The director of the Office of Management and Budget said Wednesday that Republicans wouldn’t use insurance coverage numbers as the ultimate metric for the success of the proposal to replace Obamacare.
On MSNBC’s “Morning Joe,” Mark Halperin asked Mick Mulvaney, President Donald Trump’s OMB director, for a “range of estimate of how many fewer people will have health insurance” under House Republicans’ proposed Replacement for Obamacare.
“We’re looking at it in a different way, Mark, because insurance is not really the end goal here, is it?” Mulvaney responded. “It’s one of the conservatives’ – one of the Republicans’ complaints about the Affordable Care Act from the very beginning: It was a great way to get insurance and a lousy way to actually be able to go to the doctor.”
“So we’re choosing instead to look at what we think is more important to ordinary people: Can they afford to go to the doctor? And we are convinced it will be possible for more people to get better care at the doctor under this this plan than it was under Obamacare.”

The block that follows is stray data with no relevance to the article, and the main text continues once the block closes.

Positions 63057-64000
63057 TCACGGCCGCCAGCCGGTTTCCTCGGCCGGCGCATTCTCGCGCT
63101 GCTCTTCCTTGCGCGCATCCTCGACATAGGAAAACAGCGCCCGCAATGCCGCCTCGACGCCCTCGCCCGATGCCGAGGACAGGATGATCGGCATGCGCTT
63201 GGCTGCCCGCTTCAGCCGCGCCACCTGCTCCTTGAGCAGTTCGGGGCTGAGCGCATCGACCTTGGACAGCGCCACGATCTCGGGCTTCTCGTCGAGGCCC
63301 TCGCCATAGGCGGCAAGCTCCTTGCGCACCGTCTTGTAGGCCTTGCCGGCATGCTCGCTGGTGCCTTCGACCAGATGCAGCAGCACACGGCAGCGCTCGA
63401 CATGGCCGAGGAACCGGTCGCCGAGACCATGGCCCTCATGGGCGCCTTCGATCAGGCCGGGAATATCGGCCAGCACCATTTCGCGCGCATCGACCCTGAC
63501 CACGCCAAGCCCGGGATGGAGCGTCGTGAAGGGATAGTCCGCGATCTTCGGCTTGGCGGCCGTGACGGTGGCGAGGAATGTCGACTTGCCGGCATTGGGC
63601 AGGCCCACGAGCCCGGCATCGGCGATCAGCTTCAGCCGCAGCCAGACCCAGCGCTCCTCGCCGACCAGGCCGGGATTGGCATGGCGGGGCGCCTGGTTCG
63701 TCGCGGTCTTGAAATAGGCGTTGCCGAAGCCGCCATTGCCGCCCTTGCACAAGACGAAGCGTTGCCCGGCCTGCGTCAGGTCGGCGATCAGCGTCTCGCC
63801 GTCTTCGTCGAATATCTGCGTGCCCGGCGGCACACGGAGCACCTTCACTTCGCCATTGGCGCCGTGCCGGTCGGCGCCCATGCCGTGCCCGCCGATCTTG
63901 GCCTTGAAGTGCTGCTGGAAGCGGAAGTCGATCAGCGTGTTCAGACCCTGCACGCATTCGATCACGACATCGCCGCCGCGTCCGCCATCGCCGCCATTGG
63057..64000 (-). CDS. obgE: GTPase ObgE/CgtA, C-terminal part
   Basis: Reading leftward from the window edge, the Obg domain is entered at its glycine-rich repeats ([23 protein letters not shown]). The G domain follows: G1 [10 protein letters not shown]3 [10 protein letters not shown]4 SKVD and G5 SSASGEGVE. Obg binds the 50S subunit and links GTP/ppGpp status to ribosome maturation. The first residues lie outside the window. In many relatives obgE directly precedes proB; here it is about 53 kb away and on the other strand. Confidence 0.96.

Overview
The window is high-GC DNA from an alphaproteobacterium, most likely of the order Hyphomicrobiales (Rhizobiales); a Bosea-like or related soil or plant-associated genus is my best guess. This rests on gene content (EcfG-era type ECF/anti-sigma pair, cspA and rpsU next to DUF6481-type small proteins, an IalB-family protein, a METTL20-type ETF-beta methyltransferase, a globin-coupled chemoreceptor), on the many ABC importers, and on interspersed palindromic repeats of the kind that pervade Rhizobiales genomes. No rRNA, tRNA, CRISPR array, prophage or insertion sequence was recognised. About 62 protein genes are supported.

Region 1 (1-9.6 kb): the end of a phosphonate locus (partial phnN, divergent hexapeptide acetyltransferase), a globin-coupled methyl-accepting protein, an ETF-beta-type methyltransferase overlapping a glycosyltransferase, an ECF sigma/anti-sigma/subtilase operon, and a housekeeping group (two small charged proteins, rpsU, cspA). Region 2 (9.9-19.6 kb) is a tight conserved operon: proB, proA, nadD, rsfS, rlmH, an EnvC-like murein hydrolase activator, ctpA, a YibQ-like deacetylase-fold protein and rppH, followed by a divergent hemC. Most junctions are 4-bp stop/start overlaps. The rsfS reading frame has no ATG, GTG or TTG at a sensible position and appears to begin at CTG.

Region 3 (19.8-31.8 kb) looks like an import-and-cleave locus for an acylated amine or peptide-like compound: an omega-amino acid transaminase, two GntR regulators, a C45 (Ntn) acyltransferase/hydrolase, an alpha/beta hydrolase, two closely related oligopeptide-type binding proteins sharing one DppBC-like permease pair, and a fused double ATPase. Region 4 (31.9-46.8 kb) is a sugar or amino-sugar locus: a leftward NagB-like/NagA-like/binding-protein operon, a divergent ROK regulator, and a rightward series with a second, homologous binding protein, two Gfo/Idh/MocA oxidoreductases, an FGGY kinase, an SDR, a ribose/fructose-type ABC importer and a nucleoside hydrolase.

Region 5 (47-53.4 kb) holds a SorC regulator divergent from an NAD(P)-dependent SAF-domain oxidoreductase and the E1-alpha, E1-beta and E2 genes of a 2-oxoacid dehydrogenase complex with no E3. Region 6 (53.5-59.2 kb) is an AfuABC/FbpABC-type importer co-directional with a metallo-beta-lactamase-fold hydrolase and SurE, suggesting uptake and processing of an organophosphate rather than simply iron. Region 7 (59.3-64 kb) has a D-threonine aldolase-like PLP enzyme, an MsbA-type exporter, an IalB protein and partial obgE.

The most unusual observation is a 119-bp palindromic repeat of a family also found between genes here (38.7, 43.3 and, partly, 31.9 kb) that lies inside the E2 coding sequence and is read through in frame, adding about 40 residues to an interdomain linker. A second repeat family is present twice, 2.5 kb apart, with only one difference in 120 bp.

That is a slightly different metric than the one set out by President Donald Trump to the Washington Post in January: “Insurance for everybody … Much less expensive and much better.”
Asked about that specific pledge Wednesday, Secretary of Health and Human Services Tom Price, the White House’s point person for the health care overhaul, said “that’s certainly the goal.”
But Price specified, when asked about patients who stood to pay more out-of-pocket without Obamacare’s subsidies, that lowering the cost of coverage itself was a higher priority than the amount of assistance the government provided people to pay for it.
Watch the exchange below via MSNBC: